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Duct leakage measurements are used to diagnose duct leakage problems, estimate energy loss from duct leaks, and verify the quality of duct system installation. We use duct testing equipment to determine how leaky, or energy-inefficient, a duct system is.  Duct leaks can make your building  uncomfortable and unhealthy.  Leaky

return ducts can pull pollutants into your home from your attic, crawl space, basement or garage. Poorly installed supply ducts can cause

dangerous backdrafting of fireplaces, wood stoves, and naturally vented gas and oil furnaces and water heaters. Leaky ducts also create pressure differentials in the house that cause drafts and moisture problems.   A poorly installed duct system costs you money, too. It reduces the efficiency of a forced-air furnace, heat pump or air

Duct Leakage Testing

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conditioning system by 20 percent to 40 percent.



Duct testing and sealing reduces indoor air pollutants two ways:

First, testing duct systems for pressure balance can uncover negative indoor air pressures that cause the whole house to leak (bringing in air from the attic, crawl space, basement or garage) and cause backdrafting of fireplaces, wood stoves, furnaces and water heaters. Without testing, many of these problems are not uncovered and corrected.  Second, sealing leaks in return ducts stops pollutants (insulation fibers, dust from being drawn into the building from the attic, crawlspace (moisture, radon gas, pesticides, mold spores, animal residue, insulation fibers, dust), basement (mold spores, dust, carbon monoxide, chemical fumes) and the garage (car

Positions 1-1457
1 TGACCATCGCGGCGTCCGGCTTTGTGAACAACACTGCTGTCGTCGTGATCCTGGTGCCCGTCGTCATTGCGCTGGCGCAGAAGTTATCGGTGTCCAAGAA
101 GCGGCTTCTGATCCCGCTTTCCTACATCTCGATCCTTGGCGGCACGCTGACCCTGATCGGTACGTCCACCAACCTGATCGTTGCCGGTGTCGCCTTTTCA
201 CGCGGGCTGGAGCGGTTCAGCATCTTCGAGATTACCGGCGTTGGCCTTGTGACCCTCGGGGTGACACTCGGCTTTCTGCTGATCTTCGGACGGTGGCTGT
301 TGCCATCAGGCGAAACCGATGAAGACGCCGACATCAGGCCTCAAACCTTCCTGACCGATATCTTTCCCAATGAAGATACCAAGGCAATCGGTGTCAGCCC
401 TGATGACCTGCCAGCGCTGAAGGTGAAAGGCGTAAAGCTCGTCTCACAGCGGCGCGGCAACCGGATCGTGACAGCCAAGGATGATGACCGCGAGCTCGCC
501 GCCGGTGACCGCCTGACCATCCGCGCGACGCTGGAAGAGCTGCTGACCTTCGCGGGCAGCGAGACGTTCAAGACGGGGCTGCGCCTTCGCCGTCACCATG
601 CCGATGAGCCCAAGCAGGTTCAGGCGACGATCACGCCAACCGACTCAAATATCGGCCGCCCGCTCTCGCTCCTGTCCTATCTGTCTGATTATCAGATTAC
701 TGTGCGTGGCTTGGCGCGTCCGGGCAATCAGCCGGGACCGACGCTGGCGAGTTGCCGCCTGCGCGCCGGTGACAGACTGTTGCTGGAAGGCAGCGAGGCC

exhaust, carbon monoxide, chemical fumes, dust).  Building a tight duct system or repairing an existing leaky air duct system is not brain surgery. But it does take a working knowledge of where and how duct leakage happens and what can be done to make permanent long-term corrections. To put it simply "If your wallet had a hole in it you'd lose money!" Same thing happens with our air ducts.


The effects of duct leakage in a conditioned basement are not generally costly.  You will get residual heat as a result.  However, duct leakage in an unconditioned crawlspace, attic or exterior wall can account for 33% of heating costs.  This may be more significant in commercial buildings with ductwork located in attics.  An average Northern Tier home can lose up to and exceeding $25-$30 per month.  That can mean $300 or more of your hard earned money heating the outside without even knowing it.